This past weekend I decided to test my skills and create another self-drafted shirt. I’ve made one before and it turned out fabulously. So, I figured I’d do it again.
Using my previously-made shirt as a pattern I measured, cut, and pinned as best I could. They I said a few prayers and took the garment to my sewing machine.
After it was sewn I crossed my fingers and tried it on. OH HAPPY DAY! With the exception of being a little snug in the midsection, the shirt is a success! But I think it’s best if I enroll in a pattern drafting class soon. My luck won’t always be this good.
Just recently, my stove went kaput. I wasn’t surprised. After 14 years and 2 busted burners we hauled it away and made room for a brand new unit. Along with a new stove, I got new cook wear. And since I’m being all fancy now in my kitchen, I thought it only proper that I get a brand new apron!
I searched online for aprons and was just about to order one when it dawned on me that I could make my own! Duh!!! It was my intention to create a new apron using this pattern, but I didn’t have enough fabric. So I decided to draft my own.
Even though I’ve been sewing for two years, I still consider myself a beginner. So I was a bit nervous about drafting this pattern. I pushed through my nerves and decided to add pleating and a fused pocket.
Thankfully, everything turned out great. I originally had a denim pocket (with the wrong side of the fabric showing). But I wasn’t pleased with the look of it, so I fused a decorative fabric on top of the denim pocket to give it a softer look.
After it was complete I figured I should give it a fancier belt that the elastic one I originally decided on. So I used some left over fabric from the pocket and sewed it onto the ends of the elastic belt.
In all honesty, this garment looks more like a stylish springtime skirt more than a cooking apron. So, maybe wearing it will encourage me to become a more skilled cook….we’ll see!
A few months ago I went on a fabric buying binge. Joann Fabrics had a major sale and all of their Simplicity patterns were $1.99. So of course, I had to buy ALL THE PATTERNS! Shamefully, my pattern stash got thrown in a corner where they sat for weeks and weeks.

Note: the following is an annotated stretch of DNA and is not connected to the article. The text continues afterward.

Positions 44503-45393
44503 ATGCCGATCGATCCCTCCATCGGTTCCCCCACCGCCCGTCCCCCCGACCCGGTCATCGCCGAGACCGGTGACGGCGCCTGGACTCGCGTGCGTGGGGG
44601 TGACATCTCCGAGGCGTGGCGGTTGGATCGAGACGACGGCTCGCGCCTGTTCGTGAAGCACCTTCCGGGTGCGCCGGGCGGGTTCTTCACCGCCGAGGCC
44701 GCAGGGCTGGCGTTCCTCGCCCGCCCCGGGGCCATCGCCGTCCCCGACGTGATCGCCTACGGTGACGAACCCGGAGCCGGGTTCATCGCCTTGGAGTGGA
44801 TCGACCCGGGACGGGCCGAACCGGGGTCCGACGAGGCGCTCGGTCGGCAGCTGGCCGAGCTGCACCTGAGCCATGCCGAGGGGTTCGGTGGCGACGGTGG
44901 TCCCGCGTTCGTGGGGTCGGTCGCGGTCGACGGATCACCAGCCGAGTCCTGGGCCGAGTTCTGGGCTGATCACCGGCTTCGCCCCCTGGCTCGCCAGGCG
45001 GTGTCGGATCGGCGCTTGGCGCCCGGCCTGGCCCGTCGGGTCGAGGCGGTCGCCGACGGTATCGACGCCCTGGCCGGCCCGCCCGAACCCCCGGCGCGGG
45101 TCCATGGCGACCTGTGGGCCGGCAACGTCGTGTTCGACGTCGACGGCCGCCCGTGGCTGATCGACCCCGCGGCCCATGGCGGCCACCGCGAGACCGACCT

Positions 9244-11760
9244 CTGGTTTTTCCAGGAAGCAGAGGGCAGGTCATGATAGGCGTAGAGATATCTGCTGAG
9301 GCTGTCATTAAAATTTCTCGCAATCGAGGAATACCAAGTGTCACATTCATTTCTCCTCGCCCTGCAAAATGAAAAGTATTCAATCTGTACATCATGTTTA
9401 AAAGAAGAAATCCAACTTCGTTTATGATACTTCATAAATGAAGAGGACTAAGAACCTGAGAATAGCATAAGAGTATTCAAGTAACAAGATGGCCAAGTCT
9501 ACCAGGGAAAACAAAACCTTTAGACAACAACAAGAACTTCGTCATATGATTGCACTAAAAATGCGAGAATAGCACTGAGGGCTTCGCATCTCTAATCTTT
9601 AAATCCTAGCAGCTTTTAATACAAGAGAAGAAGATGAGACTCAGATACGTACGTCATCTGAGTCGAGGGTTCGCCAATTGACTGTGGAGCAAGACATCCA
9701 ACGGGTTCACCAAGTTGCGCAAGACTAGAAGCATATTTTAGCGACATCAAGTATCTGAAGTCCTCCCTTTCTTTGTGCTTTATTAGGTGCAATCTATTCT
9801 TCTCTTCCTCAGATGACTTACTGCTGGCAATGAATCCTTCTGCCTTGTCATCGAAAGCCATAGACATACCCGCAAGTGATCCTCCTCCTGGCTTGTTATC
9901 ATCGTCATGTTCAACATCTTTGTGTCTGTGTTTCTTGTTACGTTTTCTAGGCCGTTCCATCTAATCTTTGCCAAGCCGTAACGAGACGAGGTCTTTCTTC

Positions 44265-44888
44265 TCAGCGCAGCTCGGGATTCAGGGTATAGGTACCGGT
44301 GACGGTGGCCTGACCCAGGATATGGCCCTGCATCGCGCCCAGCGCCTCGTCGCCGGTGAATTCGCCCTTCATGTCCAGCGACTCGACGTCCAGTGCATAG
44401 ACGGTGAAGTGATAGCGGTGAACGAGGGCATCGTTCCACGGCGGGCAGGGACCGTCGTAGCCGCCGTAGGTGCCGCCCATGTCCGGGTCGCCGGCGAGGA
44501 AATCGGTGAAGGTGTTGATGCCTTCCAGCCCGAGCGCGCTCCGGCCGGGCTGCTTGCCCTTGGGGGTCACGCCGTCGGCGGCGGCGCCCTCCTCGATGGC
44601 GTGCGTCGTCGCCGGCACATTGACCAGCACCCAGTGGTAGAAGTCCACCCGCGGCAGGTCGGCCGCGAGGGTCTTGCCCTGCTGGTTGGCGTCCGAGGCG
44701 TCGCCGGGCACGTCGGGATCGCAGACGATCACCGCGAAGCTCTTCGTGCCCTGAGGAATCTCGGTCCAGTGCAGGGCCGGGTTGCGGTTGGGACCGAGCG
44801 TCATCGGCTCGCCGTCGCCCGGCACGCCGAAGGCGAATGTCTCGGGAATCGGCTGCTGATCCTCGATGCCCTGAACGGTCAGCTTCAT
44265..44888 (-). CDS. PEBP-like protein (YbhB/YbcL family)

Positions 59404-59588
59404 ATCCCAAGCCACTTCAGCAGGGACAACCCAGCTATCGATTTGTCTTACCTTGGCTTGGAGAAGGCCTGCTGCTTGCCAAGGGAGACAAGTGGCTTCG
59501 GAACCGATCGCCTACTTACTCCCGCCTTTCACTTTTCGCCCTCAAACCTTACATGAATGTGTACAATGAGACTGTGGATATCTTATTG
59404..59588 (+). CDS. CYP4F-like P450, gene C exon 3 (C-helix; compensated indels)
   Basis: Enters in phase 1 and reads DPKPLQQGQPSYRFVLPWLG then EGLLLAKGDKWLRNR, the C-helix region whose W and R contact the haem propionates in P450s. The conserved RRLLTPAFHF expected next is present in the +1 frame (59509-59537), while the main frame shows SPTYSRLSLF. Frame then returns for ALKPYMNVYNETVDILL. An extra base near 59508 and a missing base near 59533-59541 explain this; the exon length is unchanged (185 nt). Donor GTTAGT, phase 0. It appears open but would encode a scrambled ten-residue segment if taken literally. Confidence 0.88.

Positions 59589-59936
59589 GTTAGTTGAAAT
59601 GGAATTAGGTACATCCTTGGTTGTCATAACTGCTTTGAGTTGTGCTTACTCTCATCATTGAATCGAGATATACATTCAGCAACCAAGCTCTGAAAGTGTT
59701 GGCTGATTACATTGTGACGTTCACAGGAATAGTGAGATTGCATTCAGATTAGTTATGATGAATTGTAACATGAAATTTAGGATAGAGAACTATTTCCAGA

I’ve finally decided to organize them in my sewing room. I wasn’t sure how to display them. I thought about buying a file cabinet or storage drawers. But since my pattern stash only consists of about 20 patterns, a storage container really wasn’t necessary.
I found two small decorative crates that I’ve had for years and thought these would be perfect to display my patterns. And it worked! Don’t they look great? Now I can easily access my patterns when I need them. How do you store your patterns?
Initially, I wanted to start this post with a long explanation of where I’ve been and what I’ve been doing since the last time I posted (which was like, 8 months ago!) Instead, I’ll just direct your attention to the above picture. That, my friends, is my sewing room. So, where have I been? You may ask! I’ve been behind my sewing machine stitching, hemming and pinning!
Since my last post, I’ve written another book and reopened my Etsy shop! As you can imagine, promoting a book and maintaining a product supply for a business can be taxing. I’m a bit spent. But 2017 is off to a great start.
Now that I’ve recalibrated things, I have a chance to post here more often. But just in case I start slipping, you can always find me on Facebook and Instagram. Like both pages so we can connect!
Also, be sure to check out my Etsy shop. There are some great new items recently added!
Several times this week I’ve wanted to throw my sewing machine from my second story window. I’ve had terrible luck with my garments over the past few days. But I was determined to work past my failures and learn from my mistakes.
I’m so happy that I kept trying because I finally completed a shirt. I am so very happy with the results. I used the “failure shirt” as a guide because even though I messed up the hem and neckline, the cut accurate. But I did add a little bit in the hip area because….well, you know.
Since the straight stitch repeatedly got stuck in my machine last time, I tried using a zig zag stitch…which didn’t work at all. So, I rethreaded my bobbin and went back to the straight stitch, which worked beautifully this time.
I tried on my garment and was completely thrilled with the outcome. The cut was perfect and so flattering. The length was exactly where I wanted it. I couldn’t stop spinning around in the mirror! I liked it so much that I sewed one of my Kozy Kase name tags in the back of it. I feel so fancy!
This must be the week for epic sewing failures because I have floundered twice in less than 48 hours. I’ve had this particular fabric for a few months but could never decide what to make with it. So, I drafted a pattern using one of my favorite t-shirts. And figured this fabric would be perfect for it.